Obviously, SSA countries must develop the post-basic education skills needed to support national development. But the labour market for such skills is very narrow and will not for decades warrant publically-financed universal access, especially not to higher education. Rather, education and training budget allocations should be guided by the “progressive universalization” called for by the Education Commission, here taken to mean that UBE must be reached before prioritizing publicly-funded post-basic education beyond what can reasonably be justified by national development needs.

In short, reaching UBE is a development stage that no country can “leapfrog”. It is time to reset education priorities in favour of the large population groups and economic sectors that benefit little from education spending (including aid).

Birger Fredriksen is a leading expert on the development of education in developing countries at the Results for Development Institute.

This blog is an abridged version of a forthcoming article in the next issue of NORRAG NEWS, NN54, on “Education, Training and Agenda 2030: What Progress One Year On?”, expected to be released in January 2017.

Other NORRAG blogs by the same author:

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NORRAG (Network for International Policies and Cooperation in Education and Training) is an internationally recognised, multi-stakeholder network which has been seeking to inform, challenge and influence international education and training policies and cooperation for almost 30 years. NORRAG has more than 4,700 registered members worldwide and is free to join. Not a member? Join free here.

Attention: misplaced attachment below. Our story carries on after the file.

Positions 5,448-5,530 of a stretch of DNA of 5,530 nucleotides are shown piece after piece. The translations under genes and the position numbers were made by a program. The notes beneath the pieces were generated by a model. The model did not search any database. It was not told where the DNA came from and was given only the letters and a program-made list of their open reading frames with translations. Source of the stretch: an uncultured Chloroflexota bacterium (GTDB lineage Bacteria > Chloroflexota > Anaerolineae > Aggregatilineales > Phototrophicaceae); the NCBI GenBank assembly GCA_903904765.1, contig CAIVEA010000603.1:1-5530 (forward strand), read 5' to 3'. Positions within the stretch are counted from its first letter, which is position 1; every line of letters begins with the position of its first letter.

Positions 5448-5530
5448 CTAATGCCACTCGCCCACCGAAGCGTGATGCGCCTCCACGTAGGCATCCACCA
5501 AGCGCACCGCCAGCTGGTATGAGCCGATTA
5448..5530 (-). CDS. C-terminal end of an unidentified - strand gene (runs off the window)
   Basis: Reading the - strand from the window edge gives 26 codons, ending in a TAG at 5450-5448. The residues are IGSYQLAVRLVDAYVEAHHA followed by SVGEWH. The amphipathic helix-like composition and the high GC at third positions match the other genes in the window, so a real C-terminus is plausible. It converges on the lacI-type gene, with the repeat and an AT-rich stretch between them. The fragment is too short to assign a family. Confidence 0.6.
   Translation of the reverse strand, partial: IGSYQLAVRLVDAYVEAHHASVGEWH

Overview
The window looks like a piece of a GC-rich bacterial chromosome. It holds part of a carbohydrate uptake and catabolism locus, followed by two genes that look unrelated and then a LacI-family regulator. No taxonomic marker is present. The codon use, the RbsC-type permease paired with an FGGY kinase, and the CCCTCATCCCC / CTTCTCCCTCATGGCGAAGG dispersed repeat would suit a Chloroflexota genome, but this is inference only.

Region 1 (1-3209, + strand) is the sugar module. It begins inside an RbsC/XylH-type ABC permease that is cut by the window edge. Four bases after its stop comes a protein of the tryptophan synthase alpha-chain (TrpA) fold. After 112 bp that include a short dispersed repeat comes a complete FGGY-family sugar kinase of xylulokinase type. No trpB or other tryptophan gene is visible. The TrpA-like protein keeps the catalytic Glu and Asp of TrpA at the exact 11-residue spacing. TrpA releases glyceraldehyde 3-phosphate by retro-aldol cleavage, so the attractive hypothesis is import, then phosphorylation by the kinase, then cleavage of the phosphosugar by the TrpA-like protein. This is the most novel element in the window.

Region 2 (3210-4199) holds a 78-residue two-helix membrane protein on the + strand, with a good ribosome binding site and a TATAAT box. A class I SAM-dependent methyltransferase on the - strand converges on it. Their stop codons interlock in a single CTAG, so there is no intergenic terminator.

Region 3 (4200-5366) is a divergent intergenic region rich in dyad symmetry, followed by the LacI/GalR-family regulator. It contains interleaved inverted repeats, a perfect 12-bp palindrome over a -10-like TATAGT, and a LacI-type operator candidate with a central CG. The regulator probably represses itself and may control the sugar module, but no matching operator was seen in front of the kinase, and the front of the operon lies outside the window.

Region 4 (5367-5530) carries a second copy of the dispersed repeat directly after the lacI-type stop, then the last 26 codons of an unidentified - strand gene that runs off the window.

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A Global Offer for Learning: Rewards for Testing and Educational Progress

By William Savedoff, Centre for Global Development.

learn2Developing countries spend $1 trillion annually on education and receive $13 billion in foreign aid, according to a recent report, The Learning Generation: Investing in Education for a Changing World. While that means more children are in school than ever before, this report from the International Commission on Financing Global Education Opportunity also indicates an alarming fact: children are not learning much.

The Commission just posted a series of background papers for tackling this problem, including “A Global Offer for Learning (GOL): Based on Experiences with Paying for Results,” which my CGD colleagues and I designed as a novel way to draw political attention to this learning gap and encourage much needed reforms. The rationale for collecting data on learning and its critical function is presented in a second CGD policy paper, “Learning Data for Better Policy: A Global Agenda.”

The lack of learning is serious and widespread in low-income countries. Some 250 million children of primary school age are not learning basic skills—even though half of them have spent at least four years in school. In India, one-quarter of children surveyed in grade 5 could not read a simple sentence. And educational progress is slow. At current rates, it would take Ghana 100 years for its primary completers to have the competencies expected for children finishing British schools today. More generally, projections show that only 1 in 10 children in low-income countries will be on track to gain basic secondary-level skills by 2030.The waste of money spent on such poor schooling is enormous, but the real tragedy is the impact on children who spend years in schools that fail them.